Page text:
|Publication number||US8216601 B2|
|Application number||US 12/788,815|
|Publication date||Jul 10, 2012|
|Filing date||May 27, 2010|
|Priority date||Nov 20, 2000|
|Also published as||CA2429230A1, CA2429230C, CA2429233A1, CA2429233C, DE60121361D1, DE60121361T2, DE60121361T3, DE60121365D1, DE60121365T2, EP1343545A1, EP1343545B1, EP1343545B2, EP1351722A1, EP1351722B1, EP1351722B2, EP1698357A1, US7090496, US7727540, US8802123, US20040049287, US20040054422, US20100234900, US20120258148, US20140316533, USRE43793, WO2002040073A1, WO2002040074A1, WO2002040075A1|
|Publication number||12788815, 788815, US 8216601 B2, US 8216601B2, US-B2-8216601, US8216601 B2, US8216601B2|
|Inventors||Pierre Descouts, Björn-Owe Aronsson, Michael Grätzel, Carine Viornery, Peter Péchy|
|Original Assignee||Universite De Geneve, Ecole Polytechnique Federale De Lausanne|
|Export Citation||BiBTeX, EndNote, RefMan|
|Patent Citations (20), Non-Patent Citations (7), Classifications (74), Legal Events (1)|
|External Links: USPTO, USPTO Assignment, Espacenet|
This application is a Divisional of U.S. application Ser. No. 10/432,026, filed Aug. 28, 2003, now U.S. Pat. No. 7,727,540 which is a national stage application of International application No. PCT/EP01/13364, filed Nov. 19, 2001.
The present invention relates to a metallic endosseous implant made from titanium or a titanium alloy to be applied to a human or animal bone, said implant having a smooth or rough surface texture, and wherein said surface has been treated with at least one selected organic compound carrying one or more phosphonic acid group [—P(O)(OH)2] or a derivative thereof, preferably as a pharmaceutically acceptable salt or ester or amide thereof. It has been shown that such chemically modified surface surprisingly enhances the bone bonding strength. Implants according to the present invention may be used as prostheses in medicine, more specifically in orthopaedics, for replacing or strengthening broken or diseased bones, and in dentistry, for anchoring artificial teeth and for anchoring of bone anchored hearing prosthesis.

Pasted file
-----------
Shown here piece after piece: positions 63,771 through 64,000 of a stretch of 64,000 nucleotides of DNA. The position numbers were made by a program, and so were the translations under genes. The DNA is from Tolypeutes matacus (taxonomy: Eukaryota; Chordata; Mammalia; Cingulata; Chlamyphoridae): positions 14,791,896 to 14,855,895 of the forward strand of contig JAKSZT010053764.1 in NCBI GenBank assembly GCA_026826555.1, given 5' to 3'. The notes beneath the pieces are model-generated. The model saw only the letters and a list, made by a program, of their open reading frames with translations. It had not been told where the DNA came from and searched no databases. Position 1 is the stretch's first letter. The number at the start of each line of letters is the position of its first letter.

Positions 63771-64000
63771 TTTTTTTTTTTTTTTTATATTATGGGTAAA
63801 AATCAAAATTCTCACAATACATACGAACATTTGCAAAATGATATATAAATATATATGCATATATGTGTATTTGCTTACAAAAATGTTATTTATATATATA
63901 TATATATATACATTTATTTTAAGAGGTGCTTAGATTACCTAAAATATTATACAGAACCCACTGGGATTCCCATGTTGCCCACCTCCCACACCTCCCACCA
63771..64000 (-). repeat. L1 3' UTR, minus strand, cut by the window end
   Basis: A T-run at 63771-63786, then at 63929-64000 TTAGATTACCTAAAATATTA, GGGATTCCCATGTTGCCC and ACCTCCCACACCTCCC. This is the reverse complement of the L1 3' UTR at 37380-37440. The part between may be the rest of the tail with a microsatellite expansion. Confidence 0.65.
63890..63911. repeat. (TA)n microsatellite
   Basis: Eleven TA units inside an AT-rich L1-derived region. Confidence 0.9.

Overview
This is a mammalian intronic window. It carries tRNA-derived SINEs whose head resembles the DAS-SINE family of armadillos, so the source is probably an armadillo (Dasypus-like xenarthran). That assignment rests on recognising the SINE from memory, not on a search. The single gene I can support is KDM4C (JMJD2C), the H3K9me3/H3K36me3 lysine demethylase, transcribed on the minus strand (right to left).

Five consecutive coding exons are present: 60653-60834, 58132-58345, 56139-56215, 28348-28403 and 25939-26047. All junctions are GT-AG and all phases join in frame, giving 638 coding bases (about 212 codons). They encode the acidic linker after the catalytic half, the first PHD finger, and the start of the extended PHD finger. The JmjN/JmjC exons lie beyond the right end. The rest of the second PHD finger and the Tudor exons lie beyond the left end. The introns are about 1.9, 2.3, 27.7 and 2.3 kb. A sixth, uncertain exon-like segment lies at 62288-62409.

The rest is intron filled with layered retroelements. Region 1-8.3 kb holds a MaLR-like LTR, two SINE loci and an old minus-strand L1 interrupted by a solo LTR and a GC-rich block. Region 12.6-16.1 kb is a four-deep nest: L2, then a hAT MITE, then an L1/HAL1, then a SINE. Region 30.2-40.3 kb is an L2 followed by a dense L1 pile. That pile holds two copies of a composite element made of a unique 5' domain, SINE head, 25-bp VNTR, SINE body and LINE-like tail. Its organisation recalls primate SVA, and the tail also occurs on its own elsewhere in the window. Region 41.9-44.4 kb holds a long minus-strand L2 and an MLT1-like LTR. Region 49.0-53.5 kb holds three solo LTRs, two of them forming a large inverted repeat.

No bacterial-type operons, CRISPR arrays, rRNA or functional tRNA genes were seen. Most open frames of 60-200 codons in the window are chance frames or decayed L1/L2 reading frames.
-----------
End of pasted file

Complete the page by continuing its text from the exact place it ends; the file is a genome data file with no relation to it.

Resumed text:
Implants which are used as prostheses in medicine for replacing or strengthening broken or diseased bones or as artificial teeth are known. These implants must be made of a non-corrosive material and must be compatible with the surrounding tissue without producing immunologic reactions effecting rejection by the body. In the following the terms “surface” or “contact surface” refer to the titanium or a titanium alloy implant surface not yet treated according to the present invention and the term “modified surface” to the surface treated according to the present invention.